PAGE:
Something's been keeping me up at night.
I haven't had much beauty sleep in the last eight nights, and I'm not due for much more until the end of Ramadan, which is — sadly — on Saturday.
I've been up in search of "Laylat ul-Qadr," the night of power.
It lasts only for a few hours, from sunset to sunrise, but its significance and possibilities are so great that I cannot risk missing it.
It is a night tantamount to 1,000 months of contiguous worship.
It is the night when God first revealed the Koran to the Prophet Muhammad through the angel Gabriel more than 1,400 years ago.
It is the night when God continuously sends his angels, including Gabriel, to earth, so our planet is literally overflowing with the celestial beings.
The presence of angels is simultaneous with God's mercy, and so I cannot be asleep on such a night.
Many Islamic scholars believe the night of power falls on the 27th of Ramadan, but no one knows for sure.
What we know is that it falls on any one of the last 10 nights of Ramadan — likely rotating on those holiest days from one year to another — and there are signs in the atmosphere that indicate its presence.
Sounds grandiose, right?
The weather is even keel, not so hot and not so cold. The sky is also a bit brighter than usual, and when the sun rises, it's bright with no rays. There are also those — the most righteous among us — who tend to sense its presence.
Muslims believe that God offers this night as our chance to worship him beyond our capacity to live.
When the Prophet Muhammad became aware of the length of time people lived centuries ago, he wondered how Muslims could compete with that, Yasir Qadhi said in a recent sermon I watched online. Qadhi, who is working on his Ph.D in religious studies at Yale University, is the dean of academic affairs and instructor at AlMaghrib Institute, and a lecturer at Rhodes College's Department of Religious Studies.
Because we are not capable of living for hundreds of years, God provided this night for Muslims.
A thousand months of worship comes to about 83.3 years. And Muslims have the chance to do it every single year during the last 10 days of Ramadan in their lifetimes.
On that night, God also reveals to those angels their tasks on earth for the next year to come.
Qadhi said that each angel has a task, like those whose jobs it is to breathe life into the womb of mothers, or those whose duty is to increase someone's blessing, or even decrease it, among others, and on the night of power, each angel gets its schedule for the next year to come.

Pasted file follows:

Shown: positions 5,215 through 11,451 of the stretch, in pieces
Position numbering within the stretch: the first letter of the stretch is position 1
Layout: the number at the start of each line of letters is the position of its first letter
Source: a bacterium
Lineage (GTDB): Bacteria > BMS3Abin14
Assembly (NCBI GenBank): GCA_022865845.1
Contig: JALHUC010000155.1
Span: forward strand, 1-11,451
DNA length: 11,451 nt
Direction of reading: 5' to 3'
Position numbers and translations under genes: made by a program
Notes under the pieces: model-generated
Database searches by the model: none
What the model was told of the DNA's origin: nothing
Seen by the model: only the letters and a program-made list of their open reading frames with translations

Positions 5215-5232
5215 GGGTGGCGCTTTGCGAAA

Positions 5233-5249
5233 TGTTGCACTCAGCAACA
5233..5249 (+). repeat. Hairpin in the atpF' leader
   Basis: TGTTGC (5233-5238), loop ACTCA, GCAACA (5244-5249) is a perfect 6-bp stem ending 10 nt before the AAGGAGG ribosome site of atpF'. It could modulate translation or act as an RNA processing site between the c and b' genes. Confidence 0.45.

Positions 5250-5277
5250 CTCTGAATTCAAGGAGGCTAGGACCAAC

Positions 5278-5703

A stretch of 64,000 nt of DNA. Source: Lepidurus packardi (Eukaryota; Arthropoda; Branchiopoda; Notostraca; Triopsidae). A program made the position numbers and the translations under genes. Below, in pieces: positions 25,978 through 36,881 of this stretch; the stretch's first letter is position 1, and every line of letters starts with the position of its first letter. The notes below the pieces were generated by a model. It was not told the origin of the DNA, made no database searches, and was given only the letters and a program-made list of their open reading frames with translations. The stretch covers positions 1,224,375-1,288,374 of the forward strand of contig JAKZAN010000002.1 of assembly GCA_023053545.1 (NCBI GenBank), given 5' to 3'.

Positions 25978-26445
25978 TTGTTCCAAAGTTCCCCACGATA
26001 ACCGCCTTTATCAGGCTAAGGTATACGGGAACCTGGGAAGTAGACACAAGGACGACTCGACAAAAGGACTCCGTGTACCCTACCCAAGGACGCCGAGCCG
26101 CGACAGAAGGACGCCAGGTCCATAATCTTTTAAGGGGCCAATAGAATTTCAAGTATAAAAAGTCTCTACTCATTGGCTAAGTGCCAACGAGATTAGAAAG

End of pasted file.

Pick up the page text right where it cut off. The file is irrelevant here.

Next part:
(I seriously cannot be sleeping on a night like this, not only because I'm a Muslim, but because I'm a very curious journalist).
When the prophet's wife, Aisha, asked him what would be the best thing to say if one was to catch the night of power, the prophet told her to say the following: "O God! Verily, you are the oft-pardoning, You love to pardon, so pardon me."
Because we don't know which night it is exactly, many Muslims stay up or get up early in the morning on each of the last 10 nights of Ramadan to make sure they don't miss it.
I'm not the only one who's been deprived of sleep in hopes of catching Laylat ul-Qadr this year; millions of devout Muslims — including my mom, Shadia, aunt Gannat, and Uncle Beautiful — are also on the hunt for this night, and we are each year, because one who worships God on this night is worthy of its blessings.
Most mosques have a night-long program on the 27th, which I attend with my mom and aunt and some friends each year.
There's much to gain on this night, and someday I'm hoping to sense its presence and recognize its signs when it arrives.
I can't really describe in words what it means for me to be able to catch this night or how I've been feeling these last few days.
But I can tell you that for as long as I live, I won't be asleep when this night is here.
And even if I fail to ever sense its presence or receive its blessings, pursuing it shall remain more than enough for me.
MONA SHADIA is a reporter for Times Community News. An Egyptian American, she was born and raised in Cairo and now lives in Orange County. Her column includes various questions and issues facing Muslims in America. Follow her on Twitter @MonaShadia.